The world's top automaker Toyota remains in "crisis" mode a year after being hit by the first wave of more than 12 million recalls, a report said Thursday.
Shinichi Sasaki, the board member at the car giant responsible for quality, told the Financial Times, "I don't think the crisis is over. If we step down the level of our efforts at this point in time, it may mean we are sowing the seeds of crisis once again."
The automaker, which was heavily criticised for its slow response to the crisis, was actively seeking foreign or female members for its all-male board as it looks to broaden its corporate culture, Sasaki said.
He added that Toyota was the world's largest automaker because of recent problems at General Motors and would not "despair" at losing the title.
The firm is working to rebuild an image plagued by safety recalls in the past year over unintended acceleration, engine, steering and brake problems.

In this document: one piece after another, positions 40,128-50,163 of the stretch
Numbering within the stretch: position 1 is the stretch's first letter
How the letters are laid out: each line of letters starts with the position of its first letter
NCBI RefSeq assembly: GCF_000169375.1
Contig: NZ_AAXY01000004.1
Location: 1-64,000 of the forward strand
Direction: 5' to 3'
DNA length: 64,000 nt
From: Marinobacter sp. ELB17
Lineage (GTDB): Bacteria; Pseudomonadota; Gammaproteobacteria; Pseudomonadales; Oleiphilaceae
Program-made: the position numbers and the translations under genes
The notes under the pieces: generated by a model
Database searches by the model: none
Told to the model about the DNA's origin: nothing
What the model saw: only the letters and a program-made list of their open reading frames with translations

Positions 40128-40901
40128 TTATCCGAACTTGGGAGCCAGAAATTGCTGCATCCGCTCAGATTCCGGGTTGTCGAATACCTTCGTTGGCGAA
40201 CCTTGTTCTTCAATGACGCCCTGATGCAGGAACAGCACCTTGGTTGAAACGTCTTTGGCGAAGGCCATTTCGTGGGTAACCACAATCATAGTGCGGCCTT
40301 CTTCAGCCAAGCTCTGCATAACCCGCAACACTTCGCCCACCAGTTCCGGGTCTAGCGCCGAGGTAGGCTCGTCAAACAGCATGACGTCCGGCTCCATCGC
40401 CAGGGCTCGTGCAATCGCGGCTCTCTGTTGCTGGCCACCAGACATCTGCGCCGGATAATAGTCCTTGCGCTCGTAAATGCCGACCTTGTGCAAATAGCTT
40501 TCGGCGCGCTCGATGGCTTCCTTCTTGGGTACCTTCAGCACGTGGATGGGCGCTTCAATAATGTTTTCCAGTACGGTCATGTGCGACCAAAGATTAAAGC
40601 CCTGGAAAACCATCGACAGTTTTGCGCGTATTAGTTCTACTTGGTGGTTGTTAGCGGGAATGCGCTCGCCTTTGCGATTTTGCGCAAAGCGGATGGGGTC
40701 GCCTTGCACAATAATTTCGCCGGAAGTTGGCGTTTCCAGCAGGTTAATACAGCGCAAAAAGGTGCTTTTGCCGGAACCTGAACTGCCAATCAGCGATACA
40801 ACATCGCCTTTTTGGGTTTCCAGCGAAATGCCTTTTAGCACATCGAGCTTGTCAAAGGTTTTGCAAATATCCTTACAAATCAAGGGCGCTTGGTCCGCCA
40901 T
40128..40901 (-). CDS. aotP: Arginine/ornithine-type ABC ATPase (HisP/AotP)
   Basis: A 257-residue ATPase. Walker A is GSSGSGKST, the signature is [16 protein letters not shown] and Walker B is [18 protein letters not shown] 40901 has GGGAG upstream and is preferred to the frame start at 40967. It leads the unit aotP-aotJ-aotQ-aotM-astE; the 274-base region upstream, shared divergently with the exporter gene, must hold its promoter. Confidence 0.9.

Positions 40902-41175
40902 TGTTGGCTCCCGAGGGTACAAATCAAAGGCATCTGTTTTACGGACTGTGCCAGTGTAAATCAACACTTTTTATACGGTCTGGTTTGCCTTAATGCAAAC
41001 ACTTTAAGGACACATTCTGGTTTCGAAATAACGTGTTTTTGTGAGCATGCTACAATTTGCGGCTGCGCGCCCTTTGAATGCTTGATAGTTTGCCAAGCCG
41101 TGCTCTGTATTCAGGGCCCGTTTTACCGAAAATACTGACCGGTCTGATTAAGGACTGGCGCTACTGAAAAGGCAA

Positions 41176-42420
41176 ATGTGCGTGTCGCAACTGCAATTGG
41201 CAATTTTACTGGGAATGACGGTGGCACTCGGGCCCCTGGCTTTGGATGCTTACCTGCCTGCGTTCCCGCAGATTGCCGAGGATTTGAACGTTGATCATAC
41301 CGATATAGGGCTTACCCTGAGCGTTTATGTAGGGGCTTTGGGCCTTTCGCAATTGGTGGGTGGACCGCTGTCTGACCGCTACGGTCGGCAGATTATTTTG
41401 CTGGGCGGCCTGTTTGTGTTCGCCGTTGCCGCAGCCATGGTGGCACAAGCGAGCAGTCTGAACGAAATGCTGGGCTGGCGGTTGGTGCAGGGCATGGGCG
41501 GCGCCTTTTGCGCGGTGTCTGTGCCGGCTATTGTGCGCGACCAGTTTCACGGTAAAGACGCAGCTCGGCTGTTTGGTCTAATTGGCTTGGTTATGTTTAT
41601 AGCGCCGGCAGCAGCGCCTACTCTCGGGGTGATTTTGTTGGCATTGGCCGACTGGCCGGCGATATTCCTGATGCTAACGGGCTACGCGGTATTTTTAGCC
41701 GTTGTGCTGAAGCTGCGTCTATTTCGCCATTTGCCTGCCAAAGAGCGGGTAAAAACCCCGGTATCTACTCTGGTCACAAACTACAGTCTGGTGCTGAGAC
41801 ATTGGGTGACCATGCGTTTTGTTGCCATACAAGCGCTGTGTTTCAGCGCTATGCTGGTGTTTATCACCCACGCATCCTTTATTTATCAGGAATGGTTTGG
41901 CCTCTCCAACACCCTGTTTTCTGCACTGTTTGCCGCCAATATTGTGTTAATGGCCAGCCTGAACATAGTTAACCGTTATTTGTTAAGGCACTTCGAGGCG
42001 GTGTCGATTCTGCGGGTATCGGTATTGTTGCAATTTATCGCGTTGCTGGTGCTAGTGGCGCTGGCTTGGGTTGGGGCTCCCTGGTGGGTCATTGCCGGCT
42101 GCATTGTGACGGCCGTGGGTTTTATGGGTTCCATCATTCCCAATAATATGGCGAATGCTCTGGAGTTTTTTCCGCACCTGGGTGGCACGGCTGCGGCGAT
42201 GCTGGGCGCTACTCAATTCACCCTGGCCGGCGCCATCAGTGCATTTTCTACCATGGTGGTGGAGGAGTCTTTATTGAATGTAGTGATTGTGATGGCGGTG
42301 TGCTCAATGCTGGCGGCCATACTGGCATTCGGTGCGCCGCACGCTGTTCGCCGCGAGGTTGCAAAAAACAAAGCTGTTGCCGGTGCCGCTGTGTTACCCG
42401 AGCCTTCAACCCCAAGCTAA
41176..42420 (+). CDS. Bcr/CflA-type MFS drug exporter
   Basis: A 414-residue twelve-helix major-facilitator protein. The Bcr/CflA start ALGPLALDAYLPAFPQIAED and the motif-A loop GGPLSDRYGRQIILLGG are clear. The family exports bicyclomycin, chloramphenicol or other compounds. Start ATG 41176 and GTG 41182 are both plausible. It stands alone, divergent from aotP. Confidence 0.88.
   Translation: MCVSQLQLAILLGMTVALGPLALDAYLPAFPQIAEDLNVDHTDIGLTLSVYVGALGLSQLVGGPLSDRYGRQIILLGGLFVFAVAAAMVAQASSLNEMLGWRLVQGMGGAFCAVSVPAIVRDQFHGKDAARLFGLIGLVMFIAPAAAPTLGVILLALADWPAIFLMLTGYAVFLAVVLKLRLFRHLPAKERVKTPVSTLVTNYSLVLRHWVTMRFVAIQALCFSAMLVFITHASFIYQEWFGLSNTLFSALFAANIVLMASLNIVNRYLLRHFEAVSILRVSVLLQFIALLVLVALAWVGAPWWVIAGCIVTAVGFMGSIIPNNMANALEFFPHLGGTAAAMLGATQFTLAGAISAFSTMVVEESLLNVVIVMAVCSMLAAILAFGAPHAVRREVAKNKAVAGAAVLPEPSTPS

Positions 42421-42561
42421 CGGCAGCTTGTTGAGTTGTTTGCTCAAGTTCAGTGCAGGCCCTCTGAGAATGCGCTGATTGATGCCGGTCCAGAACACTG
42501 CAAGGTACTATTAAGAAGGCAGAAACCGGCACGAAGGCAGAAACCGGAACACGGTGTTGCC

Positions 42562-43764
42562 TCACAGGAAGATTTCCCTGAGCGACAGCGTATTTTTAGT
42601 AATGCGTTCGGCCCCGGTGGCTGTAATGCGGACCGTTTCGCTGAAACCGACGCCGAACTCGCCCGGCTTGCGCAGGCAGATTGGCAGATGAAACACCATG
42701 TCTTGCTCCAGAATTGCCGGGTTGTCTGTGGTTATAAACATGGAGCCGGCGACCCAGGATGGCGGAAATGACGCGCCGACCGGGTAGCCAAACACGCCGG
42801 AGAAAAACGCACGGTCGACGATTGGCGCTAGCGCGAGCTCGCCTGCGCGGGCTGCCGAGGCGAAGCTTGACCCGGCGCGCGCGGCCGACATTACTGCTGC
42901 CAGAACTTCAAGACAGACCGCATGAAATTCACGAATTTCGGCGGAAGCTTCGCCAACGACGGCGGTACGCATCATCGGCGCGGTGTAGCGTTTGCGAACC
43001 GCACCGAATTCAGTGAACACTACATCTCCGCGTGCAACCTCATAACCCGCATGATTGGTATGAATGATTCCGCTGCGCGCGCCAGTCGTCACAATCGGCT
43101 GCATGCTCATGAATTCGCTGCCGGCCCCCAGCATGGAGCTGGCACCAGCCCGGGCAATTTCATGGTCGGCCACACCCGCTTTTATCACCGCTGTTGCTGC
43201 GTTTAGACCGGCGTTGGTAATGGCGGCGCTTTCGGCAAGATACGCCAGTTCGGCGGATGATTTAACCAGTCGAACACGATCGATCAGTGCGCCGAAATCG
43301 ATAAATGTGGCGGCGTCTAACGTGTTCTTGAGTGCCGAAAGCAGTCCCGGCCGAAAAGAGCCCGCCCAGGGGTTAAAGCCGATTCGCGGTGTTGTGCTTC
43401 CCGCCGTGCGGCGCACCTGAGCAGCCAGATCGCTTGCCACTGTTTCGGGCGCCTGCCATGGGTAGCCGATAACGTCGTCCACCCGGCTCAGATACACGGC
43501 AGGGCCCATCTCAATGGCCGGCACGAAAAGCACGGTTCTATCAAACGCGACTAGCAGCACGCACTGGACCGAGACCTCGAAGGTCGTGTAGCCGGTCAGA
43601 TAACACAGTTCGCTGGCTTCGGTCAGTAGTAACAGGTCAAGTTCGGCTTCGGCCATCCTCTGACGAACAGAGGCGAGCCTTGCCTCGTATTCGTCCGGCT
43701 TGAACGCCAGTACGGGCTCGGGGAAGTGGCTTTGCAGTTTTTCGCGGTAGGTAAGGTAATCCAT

The recalls affected more than 12 million vehicles in total. The crisis prompted US congressional investigations as Toyota was hit with a record 16.4 million dollar fine to settle claims it had hidden accelerator pedal defects blamed for dozens of deaths.
It still faces lawsuits in the US. Last month Toyota announced a global safety recall of about 1.5 million vehicles to fix a brake fluid leak that it warned could gradually diminish braking performance.
Analysts say Toyota has become more aggressive in catching possible defects as part of a campaign to improve its consumer image, but warn that continued frequent recalls continue to damage its branding as a quality carmaker.
Since the crisis Toyota has appointed regional quality control officers, introduced measures to respond more quickly to reports of vehicle problems and has expanded training.
Last week it unveiled plans to launch 11 new hybrid models by the end of 2012 as the race to build more environmentally friendly vehicles heats up.
The planned vehicles, consisting of all-new and redesigned models, will expand Toyota's hybrid-engine range - which runs on gasoline and electricity - at a time when rivals such as Nissan are developing all-electric vehicles.